# hm-def

Runtime type checking with Hindley Milner signatures

## Usage no npm install needed!

``````<script type="module">
import hmDef from 'https://cdn.skypack.dev/hm-def';
</script>``````

# Hindley Milner Definitions

The `hm-def` package allows you to enforce runtime type checking for JavaScript functions using Haskell-alike Hindley Milner type signatures.

The `hm-def` is build on top of sanctuary-def and basically just a syntax sugar for it.

## Install

``````\$ yarn add hm-def
# or
\$ npm install hm-def
``````

## Usage

First, you need to create a function definition function.

``````import \$ from 'sanctuary-def';
import {create} from 'hm-def';

const def = create ({
\$,
checkTypes: true,
env: \$.env,
typeClasses: [],
});
``````

``````function sum(a, b) {
return a + b;
}
``````

you can write:

``````const sum = def
('sum :: Number -> Number -> Number')
(a => b => a + b);
``````

And the calls to `sum` will be type checked:

``````sum (42) (13);
// 55

sum ('42') (13);
// TypeError: Invalid value
//
// foo :: Number -> Number -> Number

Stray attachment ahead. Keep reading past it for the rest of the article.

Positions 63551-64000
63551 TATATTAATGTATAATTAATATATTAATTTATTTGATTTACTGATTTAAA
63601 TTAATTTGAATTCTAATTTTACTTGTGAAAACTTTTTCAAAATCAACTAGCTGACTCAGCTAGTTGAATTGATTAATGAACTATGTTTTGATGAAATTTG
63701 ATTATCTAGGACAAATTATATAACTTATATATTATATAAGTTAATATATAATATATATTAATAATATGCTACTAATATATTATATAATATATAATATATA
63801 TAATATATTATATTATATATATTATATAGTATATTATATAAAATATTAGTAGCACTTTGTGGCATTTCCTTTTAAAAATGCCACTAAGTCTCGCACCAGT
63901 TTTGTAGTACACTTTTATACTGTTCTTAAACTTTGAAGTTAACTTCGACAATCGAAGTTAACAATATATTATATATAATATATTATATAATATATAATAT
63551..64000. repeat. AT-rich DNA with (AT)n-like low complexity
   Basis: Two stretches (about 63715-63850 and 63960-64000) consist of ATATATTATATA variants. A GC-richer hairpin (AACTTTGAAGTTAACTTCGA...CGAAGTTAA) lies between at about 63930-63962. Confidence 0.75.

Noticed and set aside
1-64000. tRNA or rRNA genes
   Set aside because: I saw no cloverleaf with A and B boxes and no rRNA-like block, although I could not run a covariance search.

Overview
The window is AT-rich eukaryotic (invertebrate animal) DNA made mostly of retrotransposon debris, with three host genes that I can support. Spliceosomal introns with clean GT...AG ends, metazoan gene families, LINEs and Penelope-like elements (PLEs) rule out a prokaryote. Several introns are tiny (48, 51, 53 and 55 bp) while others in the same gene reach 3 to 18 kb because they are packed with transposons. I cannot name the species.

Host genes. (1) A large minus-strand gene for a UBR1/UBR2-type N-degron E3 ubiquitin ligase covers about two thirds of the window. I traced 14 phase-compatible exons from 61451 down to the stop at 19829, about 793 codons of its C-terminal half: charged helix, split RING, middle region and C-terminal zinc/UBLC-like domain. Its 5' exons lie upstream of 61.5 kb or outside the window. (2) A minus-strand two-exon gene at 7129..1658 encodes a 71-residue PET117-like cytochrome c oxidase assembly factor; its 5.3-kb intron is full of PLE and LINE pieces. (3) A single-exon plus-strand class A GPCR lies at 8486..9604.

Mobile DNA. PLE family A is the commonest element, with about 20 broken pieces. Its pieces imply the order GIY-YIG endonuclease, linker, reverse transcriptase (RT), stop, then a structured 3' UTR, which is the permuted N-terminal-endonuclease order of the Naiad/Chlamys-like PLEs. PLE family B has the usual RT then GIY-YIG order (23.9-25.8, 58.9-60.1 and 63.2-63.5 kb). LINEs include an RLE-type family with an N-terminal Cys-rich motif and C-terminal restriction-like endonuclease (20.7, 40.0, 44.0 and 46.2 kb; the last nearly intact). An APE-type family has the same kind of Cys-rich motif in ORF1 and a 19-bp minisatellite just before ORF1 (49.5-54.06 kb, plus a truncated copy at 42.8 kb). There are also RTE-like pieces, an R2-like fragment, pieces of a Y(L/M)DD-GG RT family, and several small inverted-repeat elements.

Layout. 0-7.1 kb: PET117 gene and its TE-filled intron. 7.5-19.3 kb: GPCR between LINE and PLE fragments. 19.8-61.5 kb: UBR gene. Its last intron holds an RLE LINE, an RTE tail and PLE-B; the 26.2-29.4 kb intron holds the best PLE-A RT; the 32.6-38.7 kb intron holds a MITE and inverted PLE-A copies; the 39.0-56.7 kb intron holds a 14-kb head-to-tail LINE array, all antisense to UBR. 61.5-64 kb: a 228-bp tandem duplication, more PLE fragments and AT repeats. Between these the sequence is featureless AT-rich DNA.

//        ^^^^^^
//          1
//
// 1)  "42" :: String
//
// The value at position 1 is not a member of ‘Number’.
``````

### Arrays

To denote an array you enclose type of its elements in square brackets:

``````const magnitude = def
('magnitude :: [Number] -> Number')
(xs => Math.sqrt (xs.reduce ((acc, x) => acc + x * x, 0)));

magnitude ([3, 4, 0]);
// 5

magnitude (3, 4, 0);
// TypeError: Function applied to too many arguments
//
// magnitude :: Array Number -> Number
//
// ‘magnitude’ expected at most one argument but received three arguments.
``````

Actually it’s just a shortcut to a more general:

``````const magnitude = def
('magnitude :: Array Number -> Number')
(xs => Math.sqrt (xs.reduce ((acc, x) => acc + x * x, 0)));
``````

Where `Array` is a regular unary type provided by the default environment. It takes a single type argument which describes the type of array’s elements.

### Records

To denote objects with a known schema record syntax is used:

``````const minMax = def
('minMax :: [Number] -> { min :: Number, max :: Number }')
(xs => xs.reduce (
(acc, x) => ({
min: Math.min (x, acc.min),
max: Math.max (x, acc.max),
}),
{ min: Infinity, max: -Infinity }
));

minMax ([1, 4, 6, 3, 4, 5, -3, 4]);
// { min: -3, max: 6 }
``````

### Maps

To describe a map of homogenous data you can use `StrMap` type:

``````const occurrences = def
('occurrences :: [String] -> StrMap Number')
(xs => xs.reduce (
(acc, x) => {
// a bit of dirty local mutation
acc[x] = (acc[x] || 0) + 1;